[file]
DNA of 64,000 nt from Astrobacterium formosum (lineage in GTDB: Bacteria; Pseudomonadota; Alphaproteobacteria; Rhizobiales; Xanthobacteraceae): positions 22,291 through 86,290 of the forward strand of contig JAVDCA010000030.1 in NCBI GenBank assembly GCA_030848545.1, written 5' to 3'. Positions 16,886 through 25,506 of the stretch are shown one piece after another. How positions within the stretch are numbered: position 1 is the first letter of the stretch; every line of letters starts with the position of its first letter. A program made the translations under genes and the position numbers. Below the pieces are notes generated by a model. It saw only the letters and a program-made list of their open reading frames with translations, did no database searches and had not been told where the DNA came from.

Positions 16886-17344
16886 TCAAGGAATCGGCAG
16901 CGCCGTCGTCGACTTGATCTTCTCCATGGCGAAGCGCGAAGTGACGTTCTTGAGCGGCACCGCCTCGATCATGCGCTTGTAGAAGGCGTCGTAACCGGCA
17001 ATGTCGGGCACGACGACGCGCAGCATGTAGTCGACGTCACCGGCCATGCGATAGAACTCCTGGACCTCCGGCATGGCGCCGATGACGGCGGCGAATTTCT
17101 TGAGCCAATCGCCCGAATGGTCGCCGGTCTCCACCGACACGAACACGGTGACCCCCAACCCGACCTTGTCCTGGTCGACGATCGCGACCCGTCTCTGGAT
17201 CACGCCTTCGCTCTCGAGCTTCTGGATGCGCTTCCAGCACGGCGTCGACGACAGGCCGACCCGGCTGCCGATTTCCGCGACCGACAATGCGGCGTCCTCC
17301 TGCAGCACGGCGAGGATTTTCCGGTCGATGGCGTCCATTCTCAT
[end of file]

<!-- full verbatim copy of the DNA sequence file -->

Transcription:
DNA of 64,000 nt from Astrobacterium formosum (lineage in GTDB: Bacteria; Pseudomonadota; Alphaproteobacteria; Rhizobiales; Xanthobacteraceae): positions 22,291 through 86,290 of the forward strand of contig JAVDCA010000030.1 in NCBI GenBank assembly GCA_030848545.1, written 5' to 3'. Positions 16,886 through 25,506 of the stretch are shown one piece after another. How positions within the stretch are numbered: position 1 is the first letter of the stretch; every line of letters starts with the position of its first letter. A program made the translations under genes and the position numbers. Below the pieces are notes generated by a model. It saw only the letters and a program-made list of their open reading frames with translations, did no database searches and had not been told where the DNA came from.

Positions 16886-17344
16886 TCAAGGAATCGGCAG
16901 CGCCGTCGTCGACTTGATCTTCTCCATGGCGAAGCGCGAAGTGACGTTCTTGAGCGGCACCGCCTCGATCATGCGCTTGTAGAAGGCGTCGTAACCGGCA
17001 ATGTCGGGCACGACGACGCGCAGCATGTAGTCGACGTCACCGGCCATGCGATAGAACTCCTGGACCTCCGGCATGGCGCCGATGACGGCGGCGAATTTCT
17101 TGAGCCAATCGCCCGAATGGTCGCCGGTCTCCACCGACACGAACACGGTGACCCCCAACCCGACCTTGTCCTGGTCGACGATCGCGACCCGTCTCTGGAT
17201 CACGCCTTCGCTCTCGAGCTTCTGGATGCGCTTCCAGCACGGCGTCGACGACAGGCCGACCCGGCTGCCGATTTCCGCGACCGACAATGCGGCGTCCTCC
17301 TGCAGCACGGCGAGGATTTTCCGGTCGATGGCGTCCATTCTCAT